uthenticity is a beloved concept to Dario Raccaro. “I make wine that is true to the land and true to the grape,” Raccaro said as he poured me a glass of his Friuliano white from the Collio, a rich wine region in Italy’s northern Friuli-Venezia Giulia region. “It’s authentic. I use 100 percent Friuliano grapes.”
Though unrelated to sauvignon blanc, the Friuliano grape is also known as Sauvignonasse or Sauvignon Vert. Its original name, Tocai Friuliano, was set aside to prevent confusion with a famous Hungarian botrytized (or mold-covered) wine called Tokaij, which is made from altogether different grape varieties.
In the glass, Raccaro’s wine had the color of deep straw yellow. Crisp and dry with a hint of green apple, the finish tasted of almonds. “The grape naturally produces a wine with elegant structure,” added Raccaro. “We don’t need to use wood at all [i.e. age the wine in barrels or barriques].”
“I don’t compromise,” he told me, giving me a taste of a Friuliano cru that hails from a special vineyard known as Vigna del Rolat. “I let it be what it is: an expression of local grapes grown in these vineyards. Even the same varieties will taste different from year to year.”
Raccaro’s bluntness might suggest that his contadino-style wine isn’t much appreciated outside its Collio birthplace. Nothing could be further from the truth. In 2008, his Collio Friuliano 2006 won Italy’s “Gambero Rosso” prize as the country’s best white wine. Year after year it racks up Gambero Rosso’s tre bicchieri (“three glasses”) ratings — highest on the food and wine guide’s scale. Raccaro produces only 25,000 bottles of wine annually, which usually sell out within months.
He’s not alone among Collio’s mainstays.
In 2010, 15 tre bicchieri awards went to Collio whites produced, among others, by Edi Keber, Renato Keber, Franco Toros, Igor Branko, Princic Doro, Damian Princic (owner of Colle Duga). To put this in perspective, 16 tre biccchieri were awarded to Brunello wines.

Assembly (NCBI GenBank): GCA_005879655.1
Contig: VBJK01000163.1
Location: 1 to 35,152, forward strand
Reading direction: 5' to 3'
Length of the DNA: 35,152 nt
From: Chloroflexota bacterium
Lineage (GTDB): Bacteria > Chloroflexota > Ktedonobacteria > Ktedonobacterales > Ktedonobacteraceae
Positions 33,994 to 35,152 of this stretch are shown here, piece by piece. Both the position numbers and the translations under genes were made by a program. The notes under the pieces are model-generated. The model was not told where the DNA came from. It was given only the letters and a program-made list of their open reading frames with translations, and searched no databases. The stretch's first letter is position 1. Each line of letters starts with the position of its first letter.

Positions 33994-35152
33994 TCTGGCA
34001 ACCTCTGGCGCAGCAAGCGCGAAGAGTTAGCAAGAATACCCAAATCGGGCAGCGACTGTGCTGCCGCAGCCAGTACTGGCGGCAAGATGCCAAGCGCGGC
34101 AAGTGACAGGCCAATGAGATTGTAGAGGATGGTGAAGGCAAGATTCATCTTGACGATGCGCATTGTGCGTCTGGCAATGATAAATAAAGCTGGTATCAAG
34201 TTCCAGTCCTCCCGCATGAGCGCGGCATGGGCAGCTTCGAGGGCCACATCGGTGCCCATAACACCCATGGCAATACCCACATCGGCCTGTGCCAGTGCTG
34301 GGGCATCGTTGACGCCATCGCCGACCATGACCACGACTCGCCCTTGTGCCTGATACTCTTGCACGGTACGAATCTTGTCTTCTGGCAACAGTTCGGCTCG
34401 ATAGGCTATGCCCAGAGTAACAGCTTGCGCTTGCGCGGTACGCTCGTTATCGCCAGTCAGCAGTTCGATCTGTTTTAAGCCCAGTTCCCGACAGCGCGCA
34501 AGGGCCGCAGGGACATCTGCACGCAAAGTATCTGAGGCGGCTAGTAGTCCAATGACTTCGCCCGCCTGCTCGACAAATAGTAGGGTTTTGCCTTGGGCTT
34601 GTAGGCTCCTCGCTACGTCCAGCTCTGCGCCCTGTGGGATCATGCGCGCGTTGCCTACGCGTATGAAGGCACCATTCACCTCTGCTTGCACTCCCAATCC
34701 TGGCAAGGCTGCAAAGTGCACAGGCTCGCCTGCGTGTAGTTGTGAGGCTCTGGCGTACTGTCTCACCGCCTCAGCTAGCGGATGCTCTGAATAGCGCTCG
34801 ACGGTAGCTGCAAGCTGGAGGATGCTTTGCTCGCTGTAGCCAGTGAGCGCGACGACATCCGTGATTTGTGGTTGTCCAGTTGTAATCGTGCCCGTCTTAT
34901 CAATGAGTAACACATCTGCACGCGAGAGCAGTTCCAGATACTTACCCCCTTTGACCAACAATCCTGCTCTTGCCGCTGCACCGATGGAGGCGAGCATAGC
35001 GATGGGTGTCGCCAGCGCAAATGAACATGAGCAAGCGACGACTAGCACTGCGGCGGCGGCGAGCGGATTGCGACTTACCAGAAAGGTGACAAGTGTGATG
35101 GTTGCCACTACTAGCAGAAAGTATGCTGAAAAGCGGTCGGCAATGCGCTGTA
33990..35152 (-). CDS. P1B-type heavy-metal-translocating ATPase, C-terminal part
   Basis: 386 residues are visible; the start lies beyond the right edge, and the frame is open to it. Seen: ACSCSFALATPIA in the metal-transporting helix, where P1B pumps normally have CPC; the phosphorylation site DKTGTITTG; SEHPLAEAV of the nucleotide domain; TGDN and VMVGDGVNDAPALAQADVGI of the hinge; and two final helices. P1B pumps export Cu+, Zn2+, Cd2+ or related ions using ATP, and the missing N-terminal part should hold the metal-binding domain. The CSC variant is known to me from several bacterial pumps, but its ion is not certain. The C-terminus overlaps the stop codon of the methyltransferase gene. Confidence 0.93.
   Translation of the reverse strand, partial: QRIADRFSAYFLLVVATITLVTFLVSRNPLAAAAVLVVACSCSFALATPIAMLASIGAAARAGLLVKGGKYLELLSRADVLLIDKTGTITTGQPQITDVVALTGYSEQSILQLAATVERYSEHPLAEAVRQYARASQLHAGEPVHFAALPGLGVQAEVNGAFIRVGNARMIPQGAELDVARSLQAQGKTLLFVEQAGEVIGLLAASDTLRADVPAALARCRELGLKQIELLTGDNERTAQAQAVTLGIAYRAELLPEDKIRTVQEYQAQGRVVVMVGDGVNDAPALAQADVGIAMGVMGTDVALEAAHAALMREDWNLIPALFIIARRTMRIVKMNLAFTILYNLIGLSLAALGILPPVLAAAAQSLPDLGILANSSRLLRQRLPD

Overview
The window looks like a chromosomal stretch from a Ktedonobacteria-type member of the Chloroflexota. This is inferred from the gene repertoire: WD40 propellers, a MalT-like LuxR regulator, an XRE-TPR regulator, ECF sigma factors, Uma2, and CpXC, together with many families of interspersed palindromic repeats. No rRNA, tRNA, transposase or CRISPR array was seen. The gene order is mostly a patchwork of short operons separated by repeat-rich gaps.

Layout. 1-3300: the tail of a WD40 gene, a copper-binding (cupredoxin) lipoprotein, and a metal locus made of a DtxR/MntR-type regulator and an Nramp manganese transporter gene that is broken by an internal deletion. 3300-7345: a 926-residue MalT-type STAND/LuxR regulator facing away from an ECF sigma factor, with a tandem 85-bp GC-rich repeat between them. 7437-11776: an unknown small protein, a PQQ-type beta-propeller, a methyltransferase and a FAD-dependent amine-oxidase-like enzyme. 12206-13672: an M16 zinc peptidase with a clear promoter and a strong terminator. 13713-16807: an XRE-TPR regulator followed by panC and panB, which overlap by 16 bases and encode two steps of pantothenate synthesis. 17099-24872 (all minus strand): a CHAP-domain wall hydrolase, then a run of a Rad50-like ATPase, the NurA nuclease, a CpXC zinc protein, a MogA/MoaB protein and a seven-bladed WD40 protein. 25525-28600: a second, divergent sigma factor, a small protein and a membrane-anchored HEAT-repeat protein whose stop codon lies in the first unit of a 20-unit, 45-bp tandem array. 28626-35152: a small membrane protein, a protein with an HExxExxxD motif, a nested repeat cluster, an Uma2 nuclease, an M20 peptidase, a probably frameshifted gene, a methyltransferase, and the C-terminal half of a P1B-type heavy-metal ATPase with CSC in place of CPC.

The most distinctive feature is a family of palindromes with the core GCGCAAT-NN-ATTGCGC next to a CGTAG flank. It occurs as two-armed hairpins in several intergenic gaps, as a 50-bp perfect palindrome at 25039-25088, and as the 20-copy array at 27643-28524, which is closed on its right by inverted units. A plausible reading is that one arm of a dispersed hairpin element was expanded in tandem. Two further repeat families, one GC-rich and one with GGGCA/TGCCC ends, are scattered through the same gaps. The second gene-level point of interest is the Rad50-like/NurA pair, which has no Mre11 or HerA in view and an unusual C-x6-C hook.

These rugged Collio guys produce some of Italy’s very best terroir whites, which they offer at reasonable prices (€10 to €15). The wines are naturally structured and pair well with white meats, shellfish, pork, whether prepared simply or with heavier sauces. The classic Friuliano pairing is prosciutto. In addition to native whites, the Collio is also famous for international varieties: Pinot Bianco, Pinot Grigio, Sauvignon Blanc and Chardonnay (generally made without wood).
I later met Elizabeth Blasig, a tall and elegant blonde who surprisingly is doing much the same thing in Friuli Isonzo, the DOC region next door to the Collio. I particularly liked her Malvasia Istriana and Chardonnay. The Tenuta Blasig in Ronchi dei Legionari has been in the family for generations, but she’s the first to bottle the wine (instead of selling it in bulk or demijohns). She’s developing a serious winemaking operation.
The Enoteca di Cormòns in the village of Cormòns is the hub of the tiny DOC Collio wine region. It is owned and operated by 34 soci (shareholders), all but one a Collio vintner.
One Saturday morning in late spring I stopped by to arrange tasting appointments. Two women behind an L-shaped counter sprang into efficient action, showing me maps, explaining routes and calling producers up. It all felt more German than Italian.
Not so surprising given that the Collio sits on the border between Italy and Slovenia, north hideous scars of World War I trench warfare are still evident, though incongruous alongside soft, green, rolling hillsides.
While some wine regions have been marred by development, the Collio remains rural and pristine. Vineyards are clustered in a compact area and easy to recognize since signs are uniform (again, far more German then Italian).
After a morning of tastings, I returned to Cormòns and the enoteca at midday for a light lunch on the terrace: a fresh insalata mista, a plate of prosciutto, and a glass of Friuliano. An adjacent table contained about a third of the enoteca‘s vintners, sharing wine, lunch and jolly conversation. They invited me over an introduced me to my afternoon tasting hosts.
Despite the rugged individuality associated with this corner of Italy, there’s evident esprit de corps and common sense of pride and mission. Vintners compare notes to hone their Collio blends. They’ve also adopted a new bottle shape to give the wine greater brand recognition.
Another Collio institution is La Subida, a characteristic relais tucked among the local vineyards. It has an excellent trattoria (La Trattoria del Cacciatore) and osteria (Osteria de la Subida). It’s also booking point for Collio in Vespa, a locally-sponsored program that rents yellow Vespas for touring visitors. When to go? Fall is the best time. You might find me there — again.